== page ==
June 4, 2013

The wet weather has resulted in an increase in slime mold showing up on lawns.  This problem is caused by primitive fungi that exist primarily as saprophytes (organisms that live on dead organic material) and use living grass plants for support.  Fungi in the genera Muctlaga and Physarium are usually the causal agents.  They can take on a wide variety forms.  Sometimes people describe it as something that looks like the dog threw up on the lawn.  Other times it looks like gray slime on the leaves.  Then, it can take on some truly strange appearances that you would not associate with a fungi.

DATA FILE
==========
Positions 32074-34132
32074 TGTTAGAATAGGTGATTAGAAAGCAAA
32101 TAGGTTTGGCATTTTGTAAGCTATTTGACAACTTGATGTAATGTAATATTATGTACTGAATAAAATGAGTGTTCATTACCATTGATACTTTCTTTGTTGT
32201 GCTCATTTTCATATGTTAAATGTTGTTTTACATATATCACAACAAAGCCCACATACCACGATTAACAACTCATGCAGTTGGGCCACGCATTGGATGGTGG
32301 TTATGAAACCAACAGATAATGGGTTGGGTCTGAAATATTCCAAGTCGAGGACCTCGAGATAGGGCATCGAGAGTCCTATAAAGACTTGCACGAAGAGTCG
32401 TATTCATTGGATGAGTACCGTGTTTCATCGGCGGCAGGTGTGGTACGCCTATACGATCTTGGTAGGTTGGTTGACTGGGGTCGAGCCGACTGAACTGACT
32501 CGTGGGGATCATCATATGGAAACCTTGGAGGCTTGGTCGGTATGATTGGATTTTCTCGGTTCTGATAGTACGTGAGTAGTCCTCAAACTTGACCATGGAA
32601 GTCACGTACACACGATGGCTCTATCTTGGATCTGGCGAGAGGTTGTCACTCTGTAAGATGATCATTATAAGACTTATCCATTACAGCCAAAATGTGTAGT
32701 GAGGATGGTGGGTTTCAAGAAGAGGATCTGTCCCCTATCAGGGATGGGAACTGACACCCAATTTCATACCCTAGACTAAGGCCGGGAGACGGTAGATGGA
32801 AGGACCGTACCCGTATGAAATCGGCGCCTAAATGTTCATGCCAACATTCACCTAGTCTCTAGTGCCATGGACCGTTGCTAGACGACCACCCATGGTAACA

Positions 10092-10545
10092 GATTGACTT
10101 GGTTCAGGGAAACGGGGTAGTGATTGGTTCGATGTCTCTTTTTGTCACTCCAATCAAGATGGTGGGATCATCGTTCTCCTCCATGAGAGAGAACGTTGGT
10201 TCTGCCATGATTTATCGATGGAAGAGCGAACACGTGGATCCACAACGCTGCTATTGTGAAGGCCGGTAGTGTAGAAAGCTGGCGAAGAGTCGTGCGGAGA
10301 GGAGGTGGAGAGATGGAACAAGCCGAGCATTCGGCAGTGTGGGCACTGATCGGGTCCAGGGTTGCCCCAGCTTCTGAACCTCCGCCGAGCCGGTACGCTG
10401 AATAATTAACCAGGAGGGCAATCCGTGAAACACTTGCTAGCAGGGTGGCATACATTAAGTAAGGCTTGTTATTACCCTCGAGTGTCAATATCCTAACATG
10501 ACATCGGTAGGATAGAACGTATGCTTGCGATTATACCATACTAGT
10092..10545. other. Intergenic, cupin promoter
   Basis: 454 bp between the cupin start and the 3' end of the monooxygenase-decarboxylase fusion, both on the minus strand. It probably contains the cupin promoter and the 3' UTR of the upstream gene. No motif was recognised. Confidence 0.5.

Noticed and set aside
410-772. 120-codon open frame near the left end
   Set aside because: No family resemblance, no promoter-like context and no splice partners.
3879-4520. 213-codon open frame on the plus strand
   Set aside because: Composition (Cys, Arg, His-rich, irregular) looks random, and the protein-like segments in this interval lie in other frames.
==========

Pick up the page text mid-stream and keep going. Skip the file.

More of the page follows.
The fungi can be washed off with a hose.  It will usually go away after the wet dreary weather changes.   We generally do not recommend fungicides for this problem.

Larry Ginger of American Lawn Care sent in the first picture earlier this week.  This is typical of the way slime molds generally appear in wet weather.

Slime Mold

 Here is a close up of some slime mold from the research station.


Here is one from my own lawn that looks like the dog threw up.



Here is the most unusual one that I have seen.  This came from a lawn in Iowa.



Nick Christians Professor

Nick Christians, Ph.D. – University professor of turfgrass management, Iowa State University, Department of Horticulture, Ames, IA, and adjunct faculty, Department of Agronomy, Iowa State University, Ames, IA. Dr. Christians received his B.S. from the Colorado State University ...